N530PA. Boeing 747SP-21. c/n 21022-265.


This was the first Boeing 747SP to be constructed and therefore could be considered to the the 747SP prototype. The order for ten B-747SPs was jointly announced by Boeing and Pan American on September 10, 1973 subject to satisfactory financing arrangements being made. The cost of each airframe was calculated to be some $US 28 million with delivery of the first aircraft to take place in early 1976.

Major assembly commenced at the Everett Plant of the two wing sections on November 05, 1974, but major sub-assemblies and component manufacture had already started with the many Boeing subcontractors prior to this date. The completed airframe was rolled out at the Everett plant in the Boeing red-white-blue house colours and marked as 'N530PA' with Pratt & Whitney JT9D-7A engines on May 19, 1975 in front of many hundreds of Boeing employees and invited guests. It was parked next to the original Boeing 747 to emphasize the reduced body length of this new member of the Boeing 747 family.

Entered onto the United States Aircraft Register as N747SP on June 27, 1975 she flew for the first time on July 04, 1975 equipped with an extensive array of electronic equipment that was required to record and process flight test data needed to satisfy F.A.A. requirements for the granting of its Type Certificate. The flight crew for this historic flight were Captain Jack Waddell, Boeing's Chief Test Pilot, Captain Lew Wallick, Boeing's Director of Flight Operations who occupied the right hand seat and Kenneth R. Storms who was the Flight Engineer.

Having completed test and certification flying the aircraft was returned to the Boeing factory to have the flight test equipment removed and the cabin refurbished in preparation for handing over to Pan Am.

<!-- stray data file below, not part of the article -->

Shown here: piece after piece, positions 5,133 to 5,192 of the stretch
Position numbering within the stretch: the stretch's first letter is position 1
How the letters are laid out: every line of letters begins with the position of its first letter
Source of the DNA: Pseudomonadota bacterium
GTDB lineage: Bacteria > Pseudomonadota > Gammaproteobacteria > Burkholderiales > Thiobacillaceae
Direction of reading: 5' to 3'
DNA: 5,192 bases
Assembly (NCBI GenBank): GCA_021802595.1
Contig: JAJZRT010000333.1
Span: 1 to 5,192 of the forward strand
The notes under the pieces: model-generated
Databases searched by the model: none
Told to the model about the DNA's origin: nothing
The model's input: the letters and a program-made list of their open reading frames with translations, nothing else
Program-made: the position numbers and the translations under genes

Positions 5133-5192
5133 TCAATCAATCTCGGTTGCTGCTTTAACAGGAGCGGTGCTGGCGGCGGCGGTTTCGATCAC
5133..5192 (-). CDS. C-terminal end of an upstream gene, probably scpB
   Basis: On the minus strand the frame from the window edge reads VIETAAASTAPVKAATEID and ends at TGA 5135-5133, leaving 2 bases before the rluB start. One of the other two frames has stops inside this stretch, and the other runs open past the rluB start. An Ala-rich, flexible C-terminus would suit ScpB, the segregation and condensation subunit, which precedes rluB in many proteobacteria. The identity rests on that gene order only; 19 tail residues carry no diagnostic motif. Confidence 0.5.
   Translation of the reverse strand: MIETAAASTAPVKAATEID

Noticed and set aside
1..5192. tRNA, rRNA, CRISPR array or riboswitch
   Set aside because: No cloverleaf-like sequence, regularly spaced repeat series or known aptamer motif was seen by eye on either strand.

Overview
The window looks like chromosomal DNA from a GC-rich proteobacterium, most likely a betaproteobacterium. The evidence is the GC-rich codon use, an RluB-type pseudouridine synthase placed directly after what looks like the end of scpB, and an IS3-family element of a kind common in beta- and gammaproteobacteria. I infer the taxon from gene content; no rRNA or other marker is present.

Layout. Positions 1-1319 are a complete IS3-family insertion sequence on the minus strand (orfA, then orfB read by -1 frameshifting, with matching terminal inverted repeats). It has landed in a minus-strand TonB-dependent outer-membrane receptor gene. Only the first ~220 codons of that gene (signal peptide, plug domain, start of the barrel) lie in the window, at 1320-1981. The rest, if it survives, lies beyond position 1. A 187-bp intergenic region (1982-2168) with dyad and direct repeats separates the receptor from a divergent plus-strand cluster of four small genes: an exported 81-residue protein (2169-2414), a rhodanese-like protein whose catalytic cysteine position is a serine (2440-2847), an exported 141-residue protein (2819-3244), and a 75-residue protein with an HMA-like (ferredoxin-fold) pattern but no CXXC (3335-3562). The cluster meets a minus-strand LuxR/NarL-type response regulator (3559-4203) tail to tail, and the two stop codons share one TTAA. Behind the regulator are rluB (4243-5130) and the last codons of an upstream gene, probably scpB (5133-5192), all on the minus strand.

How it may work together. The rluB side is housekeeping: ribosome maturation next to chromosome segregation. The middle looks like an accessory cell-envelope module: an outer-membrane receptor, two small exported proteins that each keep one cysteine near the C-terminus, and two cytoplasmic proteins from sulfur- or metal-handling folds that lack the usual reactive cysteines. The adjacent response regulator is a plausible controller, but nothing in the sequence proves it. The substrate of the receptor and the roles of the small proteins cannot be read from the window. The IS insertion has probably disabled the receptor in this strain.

Reregistered as N530PA it was the third 747SP to be delivered to Pan Am when it was handed over on April 26, 1976 named 'Clipper Mayflower'. This name was chosen to reflect the spirit of the upcoming bicentennial celebrations.

In April 1985 Pan Am sold its entire Pacific Division (routes and aircraft) to United Airlines for $US 750,000,000 in an attempt to overcome its dire financial problems. Ownership of 'Clipper Mayflower' was officially transferred to United Airlines on February 11, 1986. Retaining its current registration it entered United service with the existing Pan Am cheatline and an all-white tail. It was reregistered as N140UA on July 01, 1986. By September 1987 it had been repainted in the United 'rainbow' livery with small company titles on the forward fuselage.


It was sold to American Finance Group on July 25, 1989 and immediately leased back to United. By June 1991 the aircraft had acquired the larger 'United' titles but retained the existing 'rainbow' livery. On February 01, 1994 the aircraft was withdrawn from use at Oakland, California but was returned to service in May that year.


An indication that its flying days were coming to an end occurred when it was observed at Las Vegas on April 17, 1995 without titles. Repurchased by United Airlines on September 29, 1995 and registered to United Air Lines Inc. it was ferried Las Vegas - Ardmore, Oklahoma on November 01, 1995.


N140UA was sold to Aviation Sales, Ardmore, Oklahoma on December 22, 1995 and cancelled from the United States Aircraft Register on December 26, 1995. Dismantling for spare parts commenced almost immediately. It had been completely scrapped by February 02, 1998 having flown 78,312 hours with 10,700 cycles.



N530PA. Pan Am - in the original livery at Sydney Airport, January 1979.

N530PA. Pan Am - in the original livery at Sydney Airport, June 1979.
N530PA. Pan Am - in the original livery at Sydney Airport, June 1981.
N530PA. Pan Am - in the original livery at Sydney Airport, June 1981.
N530PA. Pan Am - in the original livery at Los Angeles Airport, December 1981.

N530PA. Pan Am - in the original livery at Honolulu Airport, June 1982.

N140UA. United - in the original rainbow livery at Hong Kong Airport, December 1986.

N140UA. United - in the original rainbow livery at an unknown airport, June 1988.